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Now that we are sinking quickly into America’s Third Iraq War, we might want to take a look at what we can learn from the second one.
On September 11, 2001, a small group of terrorists, none of whom were from Iraq, flew jets into the World Trade Center. Since their leaders had been seen most recently in Afghanistan, the US invaded there, cornering their leader, Osama Bin Laden in the Tora Bora region of Afghanistan. Delta Force had Bin Laden located and surrounded and was prepared to mount an operation to go get him. For reasons that were never explained, the operation was disapproved from above, and the President decided instead to invade Iraq. None of the hijackers was from Iraq. Fifteen of the 19 terrorists were from Saudi Arabia. Two were from the United Arab Emirates, one was from Lebanon, and one was from Egypt. These countries are our “allies.”
At the time, Saddam Hussein ruled Iraq with an iron hand. He was not a nice guy. He ran a repressive country. But there was no Al Qaeda in Iraq, no sectarian fighting, no ISIS. For all his awful qualities he kept Iraq unified. Since Bush was facing criticism for his plans to invade Iraq, a pretext was manufactured: Saddam Hussein had weapons of mass destruction (the nerve gas we and the Germans gave him to use on Iran during their war which was finally used on his own Kurdish population). But this nerve gas was gone by the time the American war in Iraq started, so a phony trail was created beginning in Niger, Africa, from which Hussein was supposed to have acquired “yellow cake uranium.”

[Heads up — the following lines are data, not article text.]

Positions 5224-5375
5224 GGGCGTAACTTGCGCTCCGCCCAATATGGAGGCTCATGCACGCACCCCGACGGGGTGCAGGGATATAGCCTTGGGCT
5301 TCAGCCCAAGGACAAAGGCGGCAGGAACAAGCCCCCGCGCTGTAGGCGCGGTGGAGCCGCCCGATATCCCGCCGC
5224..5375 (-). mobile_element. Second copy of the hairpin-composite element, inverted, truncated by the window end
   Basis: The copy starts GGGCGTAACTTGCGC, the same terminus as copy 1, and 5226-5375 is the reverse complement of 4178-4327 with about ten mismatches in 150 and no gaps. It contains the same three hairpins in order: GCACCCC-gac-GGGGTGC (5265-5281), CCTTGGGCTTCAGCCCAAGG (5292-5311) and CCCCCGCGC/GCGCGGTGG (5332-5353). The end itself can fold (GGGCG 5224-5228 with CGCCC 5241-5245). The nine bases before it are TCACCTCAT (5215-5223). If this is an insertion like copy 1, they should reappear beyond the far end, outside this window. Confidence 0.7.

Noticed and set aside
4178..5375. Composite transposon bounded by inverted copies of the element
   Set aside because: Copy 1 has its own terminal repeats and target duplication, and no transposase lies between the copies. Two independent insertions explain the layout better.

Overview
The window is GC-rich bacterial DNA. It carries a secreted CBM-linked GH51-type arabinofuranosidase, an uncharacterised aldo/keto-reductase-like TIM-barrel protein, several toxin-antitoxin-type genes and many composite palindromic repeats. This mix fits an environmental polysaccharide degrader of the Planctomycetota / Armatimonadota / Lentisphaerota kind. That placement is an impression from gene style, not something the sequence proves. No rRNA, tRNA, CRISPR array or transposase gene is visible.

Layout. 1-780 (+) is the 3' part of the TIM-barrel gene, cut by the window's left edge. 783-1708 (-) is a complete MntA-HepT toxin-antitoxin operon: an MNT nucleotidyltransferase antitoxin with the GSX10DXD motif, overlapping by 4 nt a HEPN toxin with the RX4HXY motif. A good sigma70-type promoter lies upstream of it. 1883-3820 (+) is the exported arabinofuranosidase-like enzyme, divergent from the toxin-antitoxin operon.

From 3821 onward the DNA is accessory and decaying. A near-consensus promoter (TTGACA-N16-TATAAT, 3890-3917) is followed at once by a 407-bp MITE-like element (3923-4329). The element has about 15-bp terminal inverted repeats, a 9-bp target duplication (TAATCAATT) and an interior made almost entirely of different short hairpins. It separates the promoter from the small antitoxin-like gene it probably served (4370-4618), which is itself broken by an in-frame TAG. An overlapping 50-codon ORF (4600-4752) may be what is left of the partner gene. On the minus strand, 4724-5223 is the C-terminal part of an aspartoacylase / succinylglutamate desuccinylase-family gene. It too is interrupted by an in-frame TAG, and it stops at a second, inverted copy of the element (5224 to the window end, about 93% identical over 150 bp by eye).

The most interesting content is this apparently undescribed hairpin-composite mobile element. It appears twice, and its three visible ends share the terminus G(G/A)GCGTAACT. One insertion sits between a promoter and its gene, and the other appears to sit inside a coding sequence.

As a result of the war, sectarian fighting began between Sunni and Shia, hundreds of thousands of Iraqi civilians were killed, and four million Iraqis were driven into exile either in Jordon or internally in Iraq.
The war, with its sister war in Afghanistan, lasted over ten years and cost trillions of dollars, much of which was never accounted for, precipitating a financial crisis in the US from which it has not yet recovered, in spite of the bailouts.
An entire generation grew up during these wars, but as a teacher of young people, I can tell you that few can tell you anything about them.
copyright 2015 Doug Anderson
U.S. Marines with Iraqi POWs, March 21, 2003